T.E.D., a 14-year-old juvenile from South Carolina, was arrested by Georgia state troopers on August 10, 1982, after a high speed auto chase which resulted in the death of one man. Citations were issued to T.E.D. for various traffic offenses, assault with a motor vehicle, and vehicular homicide. A petition alleging delinquency was filed on August 13, and a hearing on the petition was held on August 20. The hearing was not reported and no findings were filed by the trial court. However, the parties agree that, on August 20, the trial court orally ordered that the child be returned to South Carolina. On August 23, the trial court revoked all orders entered in the case, reopened the case, and rescheduled the hearing for August 25. Pursuant to the juvenile's request, the hearing was continued. On August 27, a petition to transfer jurisdiction of the case to the superior court was filed and a hearing on that petition scheduled for September 1. The juvenile filed a plea in bar and objection to the transfer petition, which motion was denied at the September 1 hearing. Counsel for the juvenile then presented the court with a notice of appeal from the order denying the plea in bar and objection to the transfer and requested that the proceedings terminate with the filing of the notice of appeal. The request was denied, the transfer hearing was held, and an order transferring the juvenile to superior court to be tried for murder was entered. The juvenile has appealed from the denial of his plea in bar and objection to the transfer as well as the trial court's refusal to terminate the transfer hearing upon presentation of the notice of appeal.
The Juvenile Court Code of Georgia (OCGA Ch. 15-11 (Code Ann. Title 24A)) requires that a trial court set a date for a hearing on a petition alleging delinquency, which date "shall not be later than ten days after the filing of the petition" if the child is in detention. OCGA 15-11-26
(Code Ann. 24A-1701). Furthermore, unless waived by the juvenile or his representative, the proceedings must be recorded. OCGA 15-11-28
(b) (Code Ann. 24A-1801). After hearing the evidence on the petition, the trial court must "make and file its findings as to whether the acts ascribed to the child were committed by him." OCGA 15-11-33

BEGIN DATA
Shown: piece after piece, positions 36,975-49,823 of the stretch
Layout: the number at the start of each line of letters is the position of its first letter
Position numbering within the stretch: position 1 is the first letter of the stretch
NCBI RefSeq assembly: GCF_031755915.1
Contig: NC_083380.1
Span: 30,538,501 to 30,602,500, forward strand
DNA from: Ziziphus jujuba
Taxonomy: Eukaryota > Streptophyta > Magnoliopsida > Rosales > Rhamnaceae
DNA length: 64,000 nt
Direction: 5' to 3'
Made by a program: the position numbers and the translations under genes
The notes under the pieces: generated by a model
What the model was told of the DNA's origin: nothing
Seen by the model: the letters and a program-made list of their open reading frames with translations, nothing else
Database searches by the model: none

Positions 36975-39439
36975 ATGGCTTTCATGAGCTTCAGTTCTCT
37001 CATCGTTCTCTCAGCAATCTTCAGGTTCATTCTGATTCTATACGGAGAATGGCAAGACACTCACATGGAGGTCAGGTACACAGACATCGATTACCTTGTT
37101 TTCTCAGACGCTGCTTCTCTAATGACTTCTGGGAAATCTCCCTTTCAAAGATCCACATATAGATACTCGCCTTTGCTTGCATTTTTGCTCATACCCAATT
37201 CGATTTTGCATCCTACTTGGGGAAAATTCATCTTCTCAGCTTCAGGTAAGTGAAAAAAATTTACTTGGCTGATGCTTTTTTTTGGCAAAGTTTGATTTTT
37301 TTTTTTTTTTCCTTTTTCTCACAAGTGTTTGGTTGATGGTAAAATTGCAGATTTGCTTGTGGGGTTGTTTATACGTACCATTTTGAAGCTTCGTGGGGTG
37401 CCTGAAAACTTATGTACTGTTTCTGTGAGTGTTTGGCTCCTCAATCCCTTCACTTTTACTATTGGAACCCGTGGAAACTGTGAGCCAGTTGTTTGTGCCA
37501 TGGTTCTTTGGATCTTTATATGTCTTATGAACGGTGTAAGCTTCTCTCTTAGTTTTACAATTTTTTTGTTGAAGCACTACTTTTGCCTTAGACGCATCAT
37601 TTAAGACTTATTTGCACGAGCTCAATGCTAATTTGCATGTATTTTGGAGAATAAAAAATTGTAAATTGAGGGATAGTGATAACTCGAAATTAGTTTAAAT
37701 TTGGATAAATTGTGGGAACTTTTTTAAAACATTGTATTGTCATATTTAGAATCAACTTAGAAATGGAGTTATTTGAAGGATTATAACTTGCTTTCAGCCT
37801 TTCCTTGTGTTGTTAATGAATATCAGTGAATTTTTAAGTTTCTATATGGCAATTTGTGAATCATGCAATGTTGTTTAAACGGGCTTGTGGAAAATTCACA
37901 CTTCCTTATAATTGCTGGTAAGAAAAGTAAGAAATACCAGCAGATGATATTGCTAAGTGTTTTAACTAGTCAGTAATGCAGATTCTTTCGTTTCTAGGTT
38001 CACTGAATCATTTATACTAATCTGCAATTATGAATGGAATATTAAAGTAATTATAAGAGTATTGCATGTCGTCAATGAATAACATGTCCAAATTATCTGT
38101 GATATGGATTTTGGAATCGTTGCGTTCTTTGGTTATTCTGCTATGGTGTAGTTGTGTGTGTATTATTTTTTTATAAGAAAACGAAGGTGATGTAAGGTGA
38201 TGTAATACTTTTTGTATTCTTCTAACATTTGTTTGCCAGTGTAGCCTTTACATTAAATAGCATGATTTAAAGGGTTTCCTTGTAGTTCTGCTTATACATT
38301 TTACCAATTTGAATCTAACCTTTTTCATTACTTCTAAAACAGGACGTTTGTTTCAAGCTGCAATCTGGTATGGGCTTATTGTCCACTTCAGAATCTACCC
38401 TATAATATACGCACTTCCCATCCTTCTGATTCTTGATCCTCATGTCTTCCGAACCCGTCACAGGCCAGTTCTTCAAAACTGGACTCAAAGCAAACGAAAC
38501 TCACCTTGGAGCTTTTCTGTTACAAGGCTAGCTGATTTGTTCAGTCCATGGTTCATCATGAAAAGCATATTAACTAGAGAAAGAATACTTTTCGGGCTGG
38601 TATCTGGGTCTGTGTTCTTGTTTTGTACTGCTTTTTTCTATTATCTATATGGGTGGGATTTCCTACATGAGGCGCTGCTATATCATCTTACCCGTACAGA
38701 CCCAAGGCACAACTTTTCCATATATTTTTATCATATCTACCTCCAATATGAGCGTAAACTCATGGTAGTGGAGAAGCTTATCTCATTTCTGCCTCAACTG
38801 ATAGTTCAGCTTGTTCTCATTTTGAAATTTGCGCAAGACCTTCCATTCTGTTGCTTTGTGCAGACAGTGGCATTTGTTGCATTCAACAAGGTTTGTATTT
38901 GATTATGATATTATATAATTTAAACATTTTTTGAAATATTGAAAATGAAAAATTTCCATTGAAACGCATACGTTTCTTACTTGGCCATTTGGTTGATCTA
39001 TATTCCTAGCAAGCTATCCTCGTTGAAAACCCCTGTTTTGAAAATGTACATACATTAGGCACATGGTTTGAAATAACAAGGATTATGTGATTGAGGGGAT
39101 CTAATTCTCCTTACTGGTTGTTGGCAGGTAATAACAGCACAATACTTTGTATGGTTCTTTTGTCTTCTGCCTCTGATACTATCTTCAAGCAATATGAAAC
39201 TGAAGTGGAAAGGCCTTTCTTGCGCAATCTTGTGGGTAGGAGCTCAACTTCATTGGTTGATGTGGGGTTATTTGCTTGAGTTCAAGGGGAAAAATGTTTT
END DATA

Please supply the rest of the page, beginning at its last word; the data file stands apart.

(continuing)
(a) (Code Ann. 24A-2201). A dispositional hearing follows. OCGA 15-11-33
(Code Ann. 24A-2201; 24A-2302). An alternative to the foregoing proceedings is available in select cases if, prior to hearing the merits of the petition alleging delinquency, the juvenile court terminates its jurisdiction over the case by transferring it to the appropriate court for prosecution. OCGA 15-11-39
(Code Ann. 24A-2501).
The case now before us presents a situation in which a hearing on the petition alleging delinquency was timely held but was neither recorded nor followed by the making and filing of findings by the presiding judge. The state wishes to take advantage of these errors of the trial court by asserting that the errors completely voided the proceedings and placed the case in a posture where a petition alleging delinquency had been filed but no hearing held. We refuse to condone such a procedure or such a result. Since the parties agree that a hearing was held on August 20 and that the trial court issued an order during the hearing, and since we believe that both a transcript of the hearing and a written version of the trial court's order are material to the present appeal, we remand the case to the juvenile court with direction that the court reduce to writing its findings and conclusions of August 20 and that a transcript of the August 20 proceedings be prepared pursuant to OCGA 5-6-41
(g) (Code Ann. 6-805). The parties will have the right to renew the present appeal within 30 days of the entry of the mandated order by the trial court.
Arthur E. Mallory III, District Attorney, James M. Garcia, Assistant District Attorney, for appellee.